My grandfather turned 90 this weekend, and while I revel in the nearly 45 years I’ve spent with him, he’s spent nearly half his life with me around. That’s incredible.
This weekend was a collection of family. Daughters, grandchildren, and great grandchildren.
On Friday night I took him to a hockey game, continuing a tradition that started in 1979. Birthdays are to be celebrated with hockey and chinese food. And so we did.
Saturday meant a visit to Confederation Park in Burnaby where we had a picnic and rode the miniature trains. A bona fide train nut, my grandfather blew out the candles on his Thomas the Tank Engine cake surrounded by some of his great grandchildren.
Sunday would be a walk along the waterfront in White Rock and a lunch of fish and chips from the best place on the beach.
It was laid back, it was cousins digging in the sand, it was family hugging, it was just a weekend to celebrate a great man.
I don’t take my grandfather for granted anymore. I soak up every single second I’m lucky enough to spend with him. He’s the only one I have left.
So what have I learned watching my grandfather? What lessons can I take from a man who has made it to 90 and shows no sign of slowing down? After all, when we went to the hockey game on Friday, he insisted on driving having recently passed his latest drivers’ test with narry a raised eyebrow from the licensing office.
Here are a few
1 Pay Attention To The Little Guy
My grandfather always told me to pay attention to the little guy. “One day he’ll be the boss,” he warned. As a salesman who called on businesses around Montreal, my grandfather always chatted with the front office clerk as much as he did with the purchasing agent. He was laying the foundation for future bridges, playing the long game. And it served him well, he didn’t retire until he was 70.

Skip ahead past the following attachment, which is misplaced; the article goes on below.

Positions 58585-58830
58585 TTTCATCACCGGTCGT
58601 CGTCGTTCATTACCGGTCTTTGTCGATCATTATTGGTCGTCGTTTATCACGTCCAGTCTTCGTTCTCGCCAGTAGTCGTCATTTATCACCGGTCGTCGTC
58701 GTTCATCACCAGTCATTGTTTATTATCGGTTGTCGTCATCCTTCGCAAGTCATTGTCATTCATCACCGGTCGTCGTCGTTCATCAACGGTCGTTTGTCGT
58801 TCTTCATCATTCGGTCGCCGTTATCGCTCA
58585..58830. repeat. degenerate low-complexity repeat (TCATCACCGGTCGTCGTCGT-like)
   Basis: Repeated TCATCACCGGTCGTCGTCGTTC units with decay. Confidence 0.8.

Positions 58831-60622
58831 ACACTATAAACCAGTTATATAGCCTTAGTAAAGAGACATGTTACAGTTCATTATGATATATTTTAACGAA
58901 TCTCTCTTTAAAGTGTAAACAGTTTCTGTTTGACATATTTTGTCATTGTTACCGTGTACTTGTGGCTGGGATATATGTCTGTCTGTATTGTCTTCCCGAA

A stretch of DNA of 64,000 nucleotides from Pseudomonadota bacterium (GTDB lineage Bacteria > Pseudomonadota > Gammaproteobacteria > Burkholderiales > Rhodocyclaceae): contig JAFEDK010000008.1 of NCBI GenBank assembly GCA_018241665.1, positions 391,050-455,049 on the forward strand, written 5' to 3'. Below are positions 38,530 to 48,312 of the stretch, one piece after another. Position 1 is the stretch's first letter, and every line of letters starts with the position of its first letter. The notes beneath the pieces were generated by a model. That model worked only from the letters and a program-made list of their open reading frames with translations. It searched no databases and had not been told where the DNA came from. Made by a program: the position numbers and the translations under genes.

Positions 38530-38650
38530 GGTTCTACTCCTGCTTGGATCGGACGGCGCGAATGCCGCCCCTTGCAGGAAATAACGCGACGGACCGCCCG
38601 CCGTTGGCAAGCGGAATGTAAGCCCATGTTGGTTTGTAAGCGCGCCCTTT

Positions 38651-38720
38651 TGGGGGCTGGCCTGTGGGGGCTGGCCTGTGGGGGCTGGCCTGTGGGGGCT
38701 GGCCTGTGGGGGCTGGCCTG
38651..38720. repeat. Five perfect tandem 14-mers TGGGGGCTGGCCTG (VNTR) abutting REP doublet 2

2 Plan For The Future
While my grandfather was good at building his business for the future, he didn’t set himself up for it. He rented the top floor of a Montreal home for most of his adult life in the city. He didn’t own. At a time when property values skyrocketed creating one of the wealthiest generations on record, he was passed over. As my grandparents neared 80, my parents bought a bigger house than they had when all the kids were living with them so the grands could move into a basement suite.
3 Control Your Destiny
My grandfather was in his late teens as the second World War raged on. Faced with being conscripted and heading to Europe, he chose to enlist on his own in the Merchant Marines. “If you were drafted, they told you where to go,” he recounted to me one year on Remembrance Day. “So I enlisted so I could choose where I went.” My grandfather would spend the final years of the war working on Canadian Corvettes escorting ships between New York, Halifax, and Bermuda.
4 Chill Out
I get my temper from my grandfather. As we blasted down the highway to the hockey game, he grumbled about drivers, flashed his lights at people driving too slow, and was irritated. It was like taking a ride with myself. I am just like that guy, and being a passenger in the car I was witness to my own temper. We have called him Grumps for more than 30 yrs for a reason. He’s not angry, he’s still a loving, caring, beautiful man – he’s just rough around the edges. I could use to smooth mine.
5 Get Out
At 90 my grandfather is an active lawn bowler and bridge player. Every single day of the week his calendar is filled with something. Whether he’s spotted a deal on chicken at the store, or needs to cross the border for some gas, he’s out and getting things done on his own. At 90 he’s still one of the best lawn bowlers at his club, winning major tournaments every year.
When my grandmother passed in 2010, I suspected he would soon follow. Now we all figure he’ll be around for another decade. He’s never locked up in his basement suite, he’s out living life.
6 Sleep Naked And Have A Cookie Before Bed
With a full house for my grandfather’s birthday, I was sleeping in a pull out bed in my grandfather’s apartment in my parent’s basement. It was 10, and he had gone downstairs about an hour earlier. As I sat in the shadows in his chair doing some writing, my grandfather – all 90 naked years and 152 pounds of him, wandered by. “Oh, I didn’t see you there,” he said, startled. “I was just getting a cookie.” And then he went back to bed. Presumably, to sleep naked among his bedtime cookie crumbs.
If that’s what it takes to get to 90, I’ll do it.